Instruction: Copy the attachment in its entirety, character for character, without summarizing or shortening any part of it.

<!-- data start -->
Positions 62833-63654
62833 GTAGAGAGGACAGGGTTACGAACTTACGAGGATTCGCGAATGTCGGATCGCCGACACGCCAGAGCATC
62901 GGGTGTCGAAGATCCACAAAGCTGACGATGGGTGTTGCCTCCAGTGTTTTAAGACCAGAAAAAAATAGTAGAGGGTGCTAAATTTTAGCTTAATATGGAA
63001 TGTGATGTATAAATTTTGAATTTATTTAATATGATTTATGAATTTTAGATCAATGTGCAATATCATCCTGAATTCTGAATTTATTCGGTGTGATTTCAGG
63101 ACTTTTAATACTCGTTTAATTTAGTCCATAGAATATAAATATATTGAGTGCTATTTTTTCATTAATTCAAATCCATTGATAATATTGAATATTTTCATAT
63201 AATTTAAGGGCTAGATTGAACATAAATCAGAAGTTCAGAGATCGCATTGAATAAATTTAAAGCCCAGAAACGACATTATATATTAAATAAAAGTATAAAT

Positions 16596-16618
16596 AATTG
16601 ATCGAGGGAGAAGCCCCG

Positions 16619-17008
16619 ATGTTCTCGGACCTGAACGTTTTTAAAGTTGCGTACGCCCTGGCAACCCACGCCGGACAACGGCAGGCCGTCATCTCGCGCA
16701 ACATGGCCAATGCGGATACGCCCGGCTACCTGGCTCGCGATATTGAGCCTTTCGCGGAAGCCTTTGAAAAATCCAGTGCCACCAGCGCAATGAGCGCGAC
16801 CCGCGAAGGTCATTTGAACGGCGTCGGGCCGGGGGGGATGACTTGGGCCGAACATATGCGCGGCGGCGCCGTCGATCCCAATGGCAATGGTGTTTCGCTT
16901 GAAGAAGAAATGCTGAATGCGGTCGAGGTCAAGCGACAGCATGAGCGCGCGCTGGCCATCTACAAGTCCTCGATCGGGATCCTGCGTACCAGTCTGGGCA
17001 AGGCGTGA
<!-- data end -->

Positions 62833-63654
62833 GTAGAGAGGACAGGGTTACGAACTTACGAGGATTCGCGAATGTCGGATCGCCGACACGCCAGAGCATC
62901 GGGTGTCGAAGATCCACAAAGCTGACGATGGGTGTTGCCTCCAGTGTTTTAAGACCAGAAAAAAATAGTAGAGGGTGCTAAATTTTAGCTTAATATGGAA
63001 TGTGATGTATAAATTTTGAATTTATTTAATATGATTTATGAATTTTAGATCAATGTGCAATATCATCCTGAATTCTGAATTTATTCGGTGTGATTTCAGG
63101 ACTTTTAATACTCGTTTAATTTAGTCCATAGAATATAAATATATTGAGTGCTATTTTTTCATTAATTCAAATCCATTGATAATATTGAATATTTTCATAT
63201 AATTTAAGGGCTAGATTGAACATAAATCAGAAGTTCAGAGATCGCATTGAATAAATTTAAAGCCCAGAAACGACATTATATATTAAATAAAAGTATAAAT

Positions 16596-16618
16596 AATTG
16601 ATCGAGGGAGAAGCCCCG

Positions 16619-17008
16619 ATGTTCTCGGACCTGAACGTTTTTAAAGTTGCGTACGCCCTGGCAACCCACGCCGGACAACGGCAGGCCGTCATCTCGCGCA
16701 ACATGGCCAATGCGGATACGCCCGGCTACCTGGCTCGCGATATTGAGCCTTTCGCGGAAGCCTTTGAAAAATCCAGTGCCACCAGCGCAATGAGCGCGAC
16801 CCGCGAAGGTCATTTGAACGGCGTCGGGCCGGGGGGGATGACTTGGGCCGAACATATGCGCGGCGGCGCCGTCGATCCCAATGGCAATGGTGTTTCGCTT
16901 GAAGAAGAAATGCTGAATGCGGTCGAGGTCAAGCGACAGCATGAGCGCGCGCTGGCCATCTACAAGTCCTCGATCGGGATCCTGCGTACCAGTCTGGGCA
17001 AGGCGTGA